Transit 101 is sponsored by 350 Sacramento and is the educational arm of the transit community. Hosted by Glenda Marsh and Joann Fuller, the recent budget workshop provided information from SacRT staff and community discussion. To be notified of future workshops, email Glenda at marshmellow8562 at yahoo.com. These will also be posted here when we remember, and on our calendar. You can see our previous Transit 101 posts and yesterday’s post on the workshop that included five slides of interest.
Henry Li, SacRT’s General Manager, led off with an overview. He related the Strategic Vision board meeting in February where the board seemed very supportive, and some board members asked to go beyond what staff was suggesting. SacRT has asked Sacramento Transportation Authority, the entity which developed the failed Measure B, to hold off on their project list until SacRT has a chance to do community outreach, ongoing, and surveying to occur soon, so that SacRT can provide a better project list. SacRT will ask for 1/3 of a cent, which if the future measure is the same levy as the last, would be 2/3 of the measure, for a total transit allocation of 1/2 cent combining Measure A and the future measure. The most telling graphic for this issue is the peer comparison chart.
David Goldman, SacRT’s Director of Management & Budget, presented the 2017 expenditure budget, which totals $162.5 million. The biggest category by far is salaries and benefits, as is true of almost any organization. A similar but not same chart is below (this one from the 2016/17 budget document). He also presented the state of good repair document and talked about some of the items on it.
Brent Bernegger, SacRT’s Chief Financial Officer, presented on revenue sources. Fares provide 19%. State and local funding, which includes Measure A, is the largest at 53%. The federal contribution, which SacRT uses almost entirely for operations, provide 21% but is the amount very much on everyone’s mind with the uncertainty in the president and Congress. There are indications that too many politicians loves grand infrastructure projects, but don’t much like transit and rail, and don’t think the federal government should fund operations at all. There are federal regulations about fares that require half price discount fares for certain rider categories at certain times, but SacRT goes above those minimums. Some social service agencies purchase passes at a discount and distribute them to clients. Some large state agencies buy bulk passes and get a 60% discount. Smaller state agencies and others don’t get a discount but provide passes to employees at a discount. There are programs for Los Rios Community College System and school districts. Free and reduce lunch program students can get 75% off passes. It is possible for a tax measure revenue source to subsidize fares so that the state-required fare recovery standards are still met, but the failed Measure B did not propose that. The chart below is from the 2016/17 budget document, not from the presentation.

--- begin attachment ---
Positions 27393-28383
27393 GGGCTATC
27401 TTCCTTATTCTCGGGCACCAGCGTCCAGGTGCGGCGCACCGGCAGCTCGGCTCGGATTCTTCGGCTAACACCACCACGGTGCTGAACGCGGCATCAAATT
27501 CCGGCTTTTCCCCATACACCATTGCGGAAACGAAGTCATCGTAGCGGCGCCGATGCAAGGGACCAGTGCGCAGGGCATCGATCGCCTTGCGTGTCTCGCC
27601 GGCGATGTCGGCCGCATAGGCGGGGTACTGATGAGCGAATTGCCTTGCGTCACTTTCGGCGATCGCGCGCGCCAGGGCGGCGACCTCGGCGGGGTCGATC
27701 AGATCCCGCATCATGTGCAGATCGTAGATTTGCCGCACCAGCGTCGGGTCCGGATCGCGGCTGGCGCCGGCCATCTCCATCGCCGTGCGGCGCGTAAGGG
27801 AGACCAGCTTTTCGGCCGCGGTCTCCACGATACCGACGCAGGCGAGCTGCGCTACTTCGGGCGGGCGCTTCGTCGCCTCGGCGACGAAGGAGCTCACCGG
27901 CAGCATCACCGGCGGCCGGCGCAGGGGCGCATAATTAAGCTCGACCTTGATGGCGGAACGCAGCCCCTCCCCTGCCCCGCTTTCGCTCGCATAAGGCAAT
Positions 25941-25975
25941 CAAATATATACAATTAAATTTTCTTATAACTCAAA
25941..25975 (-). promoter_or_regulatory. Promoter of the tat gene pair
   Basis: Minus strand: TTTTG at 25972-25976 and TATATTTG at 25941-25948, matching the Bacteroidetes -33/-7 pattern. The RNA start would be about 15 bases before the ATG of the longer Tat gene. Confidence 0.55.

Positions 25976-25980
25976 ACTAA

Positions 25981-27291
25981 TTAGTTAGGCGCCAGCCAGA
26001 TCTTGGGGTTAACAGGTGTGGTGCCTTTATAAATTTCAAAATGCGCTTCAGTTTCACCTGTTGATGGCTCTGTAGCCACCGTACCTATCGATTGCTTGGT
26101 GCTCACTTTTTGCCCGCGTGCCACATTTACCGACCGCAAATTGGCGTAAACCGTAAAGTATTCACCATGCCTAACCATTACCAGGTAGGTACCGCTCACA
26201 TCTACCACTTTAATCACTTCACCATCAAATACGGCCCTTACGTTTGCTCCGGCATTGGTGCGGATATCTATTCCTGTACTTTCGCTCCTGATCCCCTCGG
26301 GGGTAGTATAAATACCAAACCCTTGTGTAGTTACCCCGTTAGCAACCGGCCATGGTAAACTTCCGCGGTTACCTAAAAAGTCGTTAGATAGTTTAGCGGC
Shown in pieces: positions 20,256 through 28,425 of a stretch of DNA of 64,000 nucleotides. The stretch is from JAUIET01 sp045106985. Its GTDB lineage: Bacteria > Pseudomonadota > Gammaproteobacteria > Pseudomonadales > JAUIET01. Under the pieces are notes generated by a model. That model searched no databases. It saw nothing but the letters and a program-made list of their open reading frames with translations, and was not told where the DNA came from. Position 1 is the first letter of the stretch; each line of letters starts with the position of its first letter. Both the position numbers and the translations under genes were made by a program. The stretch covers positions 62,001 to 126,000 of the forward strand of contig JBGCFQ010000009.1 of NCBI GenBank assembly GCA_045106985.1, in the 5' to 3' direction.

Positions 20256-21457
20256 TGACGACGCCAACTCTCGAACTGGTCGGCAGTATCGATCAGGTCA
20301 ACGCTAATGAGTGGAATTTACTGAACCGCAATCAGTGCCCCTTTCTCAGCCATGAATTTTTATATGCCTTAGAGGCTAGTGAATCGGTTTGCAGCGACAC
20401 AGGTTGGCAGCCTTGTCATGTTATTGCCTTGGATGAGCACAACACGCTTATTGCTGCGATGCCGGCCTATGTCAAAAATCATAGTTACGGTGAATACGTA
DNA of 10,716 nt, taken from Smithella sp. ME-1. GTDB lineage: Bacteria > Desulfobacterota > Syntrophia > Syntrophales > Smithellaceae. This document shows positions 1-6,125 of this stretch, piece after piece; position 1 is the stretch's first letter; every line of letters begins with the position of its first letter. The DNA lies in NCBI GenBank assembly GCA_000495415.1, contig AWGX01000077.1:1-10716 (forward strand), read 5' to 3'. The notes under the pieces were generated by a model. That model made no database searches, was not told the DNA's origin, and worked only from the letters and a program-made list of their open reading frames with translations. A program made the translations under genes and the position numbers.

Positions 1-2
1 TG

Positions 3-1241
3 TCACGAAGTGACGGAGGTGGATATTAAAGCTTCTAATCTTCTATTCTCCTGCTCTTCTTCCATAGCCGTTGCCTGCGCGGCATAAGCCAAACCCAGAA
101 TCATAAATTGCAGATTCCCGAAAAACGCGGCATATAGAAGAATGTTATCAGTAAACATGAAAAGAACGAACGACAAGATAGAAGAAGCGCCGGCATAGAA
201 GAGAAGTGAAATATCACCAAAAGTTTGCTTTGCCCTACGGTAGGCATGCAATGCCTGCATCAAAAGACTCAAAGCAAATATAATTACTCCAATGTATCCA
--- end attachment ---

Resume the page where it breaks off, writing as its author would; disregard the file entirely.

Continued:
James Drake, SacRT’s Service Planner, presented the existing and potential expanded service and frequency maps. He talked about how the light rail network is the backbone of the entire system, both in original design, current use, and future expansion. These two maps are also on the previous budget workshop post.
There were several other SacRT senior staff in attendance, both to listen and to answer specific questions as they came up.
These presentations were followed by a long question, answer, and statement period. It is difficult to capture all of this, so the list below is some of the topics, and some of the answers, not comprehensive
- Henry Li said which light rail extensions are prioritized is a community decision (it wasn’t in the past)
- Steven asked about other revenue sources including payroll tax
- Henry Li mentioned downtown circulator, also mentioned distance based fares
- staff confirmed that tax measures can subsidize fares so that they still meet the state 23% fare recovery standard
- mobile app was developed for free but required a lot of staff support (Passport is vendor); now have a revenue share of 7%, will be another vendor later (didn’t catch name) with 2% share
- Tamie asked what the total cost of fare collection is, both internal RT and external other agencies; answer is that it is significant but no known
- Dan asked about Measure B TEP lack of detail for RT and distinction between capital and operations/maintenance; Henry said there will be more detail in next measure
- six month pilot Uber, etc. is near end, was funded with a GGRF grant (Greenhouse Gas Reduction Fund); original goal was for events, but is now any day, any time
- SacRT is going to do a survey before the new measure goes up, but didn’t specify when (the newly formed Sacramento Transit Riders Union is also doing a rider survey which will contribute to a clearer definition of needs)
- Russell talked about how riders and transit dependent are not part of the conversation
- Dan mentioned 350 Sacramento Community Forum on Carbon Zero, and how it fits into our concerns about transit and the forming Sacramento Transportation Choices coalition, but people need more info
- discussion about how to have an influence on Sacramento Transit Authority (SacTA), Patrick Kennedy is new chair and may take a more progressive approach, Henry Li said the SacTA board realizes there were issues not addressed in planning for the failed Measure B
There will probably be more information available from Transit 101 in the near future.